Congratulations to Nathan Wallace who has satisfied the requirements for the award of the degree of Doctor of Philosophy.

Nathan Wallace has successfully completed his PhD thesis, entitled “Energy-aware Planning and Control of Off-road Wheeled Mobile Robots”. The work was supervised by Professor Salah Sukkarieh, Dr Andrew Hill , Dr He Kong and Dr Zhe Xu.

Congratulations Nathan!


In modern agriculture, many of the tasks necessary for the smooth operation of a farm can be categorised as dull, dirty, or dangerous. This makes such operations a prime candidate for automation. However, most agricultural properties are vast, often encompassing large areas of undulating off-road terrain with varying traction conditions, making them difficult to traverse for wheeled platforms. Furthermore, the large scale of these properties necessitates careful consideration and management of resources—especially energy or fuel—in the planning of missions, to traverse these large distances and successfully achieve objectives without the risk of stranding the platform out in the field. These challenges need to be addressed before autonomous wheeled mobile robots are ready for deployment in agricultural contexts.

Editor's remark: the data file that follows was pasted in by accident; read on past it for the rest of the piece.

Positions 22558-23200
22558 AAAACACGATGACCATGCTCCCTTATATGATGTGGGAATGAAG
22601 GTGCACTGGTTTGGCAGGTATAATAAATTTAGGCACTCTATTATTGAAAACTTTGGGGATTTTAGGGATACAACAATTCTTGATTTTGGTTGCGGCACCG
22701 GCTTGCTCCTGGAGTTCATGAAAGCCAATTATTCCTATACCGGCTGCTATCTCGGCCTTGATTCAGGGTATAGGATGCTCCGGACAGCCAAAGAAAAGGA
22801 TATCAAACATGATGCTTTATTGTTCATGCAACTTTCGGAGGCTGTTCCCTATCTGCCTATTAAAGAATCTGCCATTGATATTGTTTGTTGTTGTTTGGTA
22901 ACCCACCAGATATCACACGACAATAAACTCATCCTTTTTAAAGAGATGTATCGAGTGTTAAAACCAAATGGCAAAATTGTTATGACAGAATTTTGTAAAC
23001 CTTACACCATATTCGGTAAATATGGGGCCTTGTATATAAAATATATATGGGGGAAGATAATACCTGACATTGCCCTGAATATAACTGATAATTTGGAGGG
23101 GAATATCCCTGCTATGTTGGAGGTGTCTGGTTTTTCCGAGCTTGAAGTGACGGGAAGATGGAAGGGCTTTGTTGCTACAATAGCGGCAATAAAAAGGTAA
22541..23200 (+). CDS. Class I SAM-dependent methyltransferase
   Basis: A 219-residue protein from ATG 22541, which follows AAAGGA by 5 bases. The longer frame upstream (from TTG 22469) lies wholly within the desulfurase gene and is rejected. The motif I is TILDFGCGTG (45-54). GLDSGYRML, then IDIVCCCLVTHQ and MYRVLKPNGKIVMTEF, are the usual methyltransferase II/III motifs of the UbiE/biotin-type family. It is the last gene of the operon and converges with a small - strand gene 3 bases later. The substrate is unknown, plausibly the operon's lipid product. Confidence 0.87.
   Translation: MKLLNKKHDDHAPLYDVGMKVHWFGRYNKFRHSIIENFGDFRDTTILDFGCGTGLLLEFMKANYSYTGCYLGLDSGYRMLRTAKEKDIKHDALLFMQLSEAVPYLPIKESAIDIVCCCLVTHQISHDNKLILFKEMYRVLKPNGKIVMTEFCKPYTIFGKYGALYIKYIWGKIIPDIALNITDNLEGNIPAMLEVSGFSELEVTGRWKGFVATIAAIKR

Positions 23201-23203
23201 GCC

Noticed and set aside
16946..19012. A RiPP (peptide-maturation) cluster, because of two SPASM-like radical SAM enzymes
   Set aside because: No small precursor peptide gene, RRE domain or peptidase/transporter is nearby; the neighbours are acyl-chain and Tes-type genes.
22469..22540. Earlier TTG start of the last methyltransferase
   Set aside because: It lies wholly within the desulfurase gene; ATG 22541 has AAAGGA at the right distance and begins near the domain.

This thesis seeks to address some of the key issues that impact the feasibility of deploying wheeled mobile robots in the field, focusing on off-road mobility and the generation of energy-efficient plans for these platforms. In the case of agricultural applications, where the robot may be required to operate near crops and livestock, accurate navigation is of utmost importance, and achieving this in the presence of difficult off-road conditions is a major challenge. The solution proposed in this work is an optimisation-based estimation and control strategy for accurate trajectory tracking in the presence of slip. A novel structured parameter blocking extension to this strategy is developed and tested, and shown to improve state estimation and path tracking performance for traversal over rapidly varying terrain conditions.

To address the problem of efficiency, a data-driven energy cost of motion model for an omnidirectional wheeled mobile robot is then developed, and asymptotically optimal sampling-based planners exploiting this model, along with consideration of various terrain features and the configuration of the platform itself, are presented.

This figure outlines the procedure developed for generating energy efficient path plans over undulating terrains – pulling together several key elements of Nathan’s work

The robot driving over rough, muddy terrain at a
dam’s edge at the University of Sydney Bringelly farm site using the slip-compensating estimation and control methods developed.


Australian Centre for Robotics